A sermon by Dr. David Booth on

Acts 17:13-34 (evening worship)     

Sermon Title: “Paul Among the Philosophers”

[13] But when the Jews from Thessalonica learned that the word of God was proclaimed by Paul at Berea also, they came there too, agitating and stirring up the crowds. [14] Then the brothers immediately sent Paul off on his way to the sea, but Silas and Timothy remained there. [15] Those who conducted Paul brought him as far as Athens, and after receiving a command for Silas and Timothy to come to him as soon as possible, they departed.

Paul in Athens
[16] Now while Paul was waiting for them at Athens, his spirit was provoked within him as he saw that the city was full of idols. [17] So he reasoned in the synagogue with the Jews and the devout persons, and in the marketplace every day with those who happened to be there. [18] Some of the Epicurean and Stoic philosophers also conversed with him. And some said, “What does this babbler wish to say?” Others said, “He seems to be a preacher of foreign divinities”—because he was preaching Jesus and the resurrection. [19] And they took him and brought him to the Areopagus, saying, “May we know what this new teaching is that you are presenting? [20] For you bring some strange things to our ears. We wish to know therefore what these things mean.” [21] Now all the Athenians and the foreigners who lived there would spend their time in nothing except telling or hearing something new.

Paul Addresses the Areopagus
[22] So Paul, standing in the midst of the Areopagus, said: “Men of Athens, I perceive that in every way you are very religious. [23] For as I passed along and observed the objects of your worship, I found also an altar with this inscription, ‘To the unknown god.’ What therefore you worship as unknown, this I proclaim to you. [24] The God who made the world and everything in it, being Lord of heaven and earth, does not live in temples made by man, [25] nor is he served by human hands, as though he needed anything, since he himself gives to all mankind life and breath and everything. [26] And he made from one man every nation of mankind to live on all the face of the earth, having determined allotted periods and the boundaries of their dwelling place, [27] that they should seek God, and perhaps feel their way toward him and find him. Yet he is actually not far from each one of us, [28] for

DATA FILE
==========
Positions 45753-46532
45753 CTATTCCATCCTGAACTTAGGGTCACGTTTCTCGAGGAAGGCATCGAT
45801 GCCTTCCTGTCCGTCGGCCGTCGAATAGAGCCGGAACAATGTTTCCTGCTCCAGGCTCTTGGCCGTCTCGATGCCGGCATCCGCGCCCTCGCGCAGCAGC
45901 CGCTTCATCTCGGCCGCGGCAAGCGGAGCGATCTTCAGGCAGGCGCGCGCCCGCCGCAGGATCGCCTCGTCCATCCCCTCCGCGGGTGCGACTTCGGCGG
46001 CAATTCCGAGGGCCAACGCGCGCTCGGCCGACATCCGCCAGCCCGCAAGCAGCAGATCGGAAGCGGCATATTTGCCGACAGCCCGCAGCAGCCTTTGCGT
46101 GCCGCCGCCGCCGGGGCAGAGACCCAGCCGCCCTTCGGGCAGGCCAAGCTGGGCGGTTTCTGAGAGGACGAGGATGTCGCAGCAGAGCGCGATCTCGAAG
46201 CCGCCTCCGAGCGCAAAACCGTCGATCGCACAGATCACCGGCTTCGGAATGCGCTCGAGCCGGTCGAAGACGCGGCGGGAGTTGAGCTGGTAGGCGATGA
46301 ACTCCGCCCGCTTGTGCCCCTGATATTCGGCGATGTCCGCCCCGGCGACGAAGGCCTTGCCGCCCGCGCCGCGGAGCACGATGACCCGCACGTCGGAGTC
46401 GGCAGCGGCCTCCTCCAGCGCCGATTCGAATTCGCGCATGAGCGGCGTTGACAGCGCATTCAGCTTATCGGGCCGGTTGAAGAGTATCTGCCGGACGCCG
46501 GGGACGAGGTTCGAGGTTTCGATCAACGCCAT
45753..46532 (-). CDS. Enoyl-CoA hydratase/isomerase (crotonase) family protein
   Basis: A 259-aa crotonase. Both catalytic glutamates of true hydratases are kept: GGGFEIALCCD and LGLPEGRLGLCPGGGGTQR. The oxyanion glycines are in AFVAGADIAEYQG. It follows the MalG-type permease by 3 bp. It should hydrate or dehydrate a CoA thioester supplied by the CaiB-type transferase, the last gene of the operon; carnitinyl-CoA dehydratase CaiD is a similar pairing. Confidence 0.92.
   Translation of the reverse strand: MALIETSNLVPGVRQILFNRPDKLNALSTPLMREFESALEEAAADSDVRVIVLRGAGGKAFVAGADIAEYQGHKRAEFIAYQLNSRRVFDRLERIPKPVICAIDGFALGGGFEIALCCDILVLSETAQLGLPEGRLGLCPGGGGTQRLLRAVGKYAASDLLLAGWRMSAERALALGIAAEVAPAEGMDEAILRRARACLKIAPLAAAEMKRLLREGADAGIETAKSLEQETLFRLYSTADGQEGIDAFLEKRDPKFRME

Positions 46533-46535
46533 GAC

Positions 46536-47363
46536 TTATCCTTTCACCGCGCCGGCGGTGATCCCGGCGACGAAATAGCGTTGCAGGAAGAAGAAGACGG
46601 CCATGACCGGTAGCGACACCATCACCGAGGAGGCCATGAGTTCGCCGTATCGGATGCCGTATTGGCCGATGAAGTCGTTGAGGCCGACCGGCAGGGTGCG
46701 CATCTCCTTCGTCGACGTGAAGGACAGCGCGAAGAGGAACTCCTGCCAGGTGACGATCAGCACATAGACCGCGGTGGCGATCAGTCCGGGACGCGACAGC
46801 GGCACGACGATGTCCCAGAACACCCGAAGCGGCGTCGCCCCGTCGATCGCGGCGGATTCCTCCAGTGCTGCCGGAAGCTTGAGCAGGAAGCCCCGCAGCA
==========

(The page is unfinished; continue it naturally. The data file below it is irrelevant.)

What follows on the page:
“‘In him we live and move and have our being’;
as even some of your own poets have said,
“‘For we are indeed his offspring.’
[29] Being then God’s offspring, we ought not to think that the divine being is like gold or silver or stone, an image formed by the art and imagination of man. [30] The times of ignorance God overlooked, but now he commands all people everywhere to repent, [31] because he has fixed a day on which he will judge the world in righteousness by a man whom he has appointed; and of this he has given assurance to all by raising him from the dead.”
[32] Now when they heard of the resurrection of the dead, some mocked. But others said, “We will hear you again about this.” [33] So Paul went out from their midst. [34] But some men joined him and believed, among whom also were Dionysius the Areopagite and a woman named Damaris and others with them.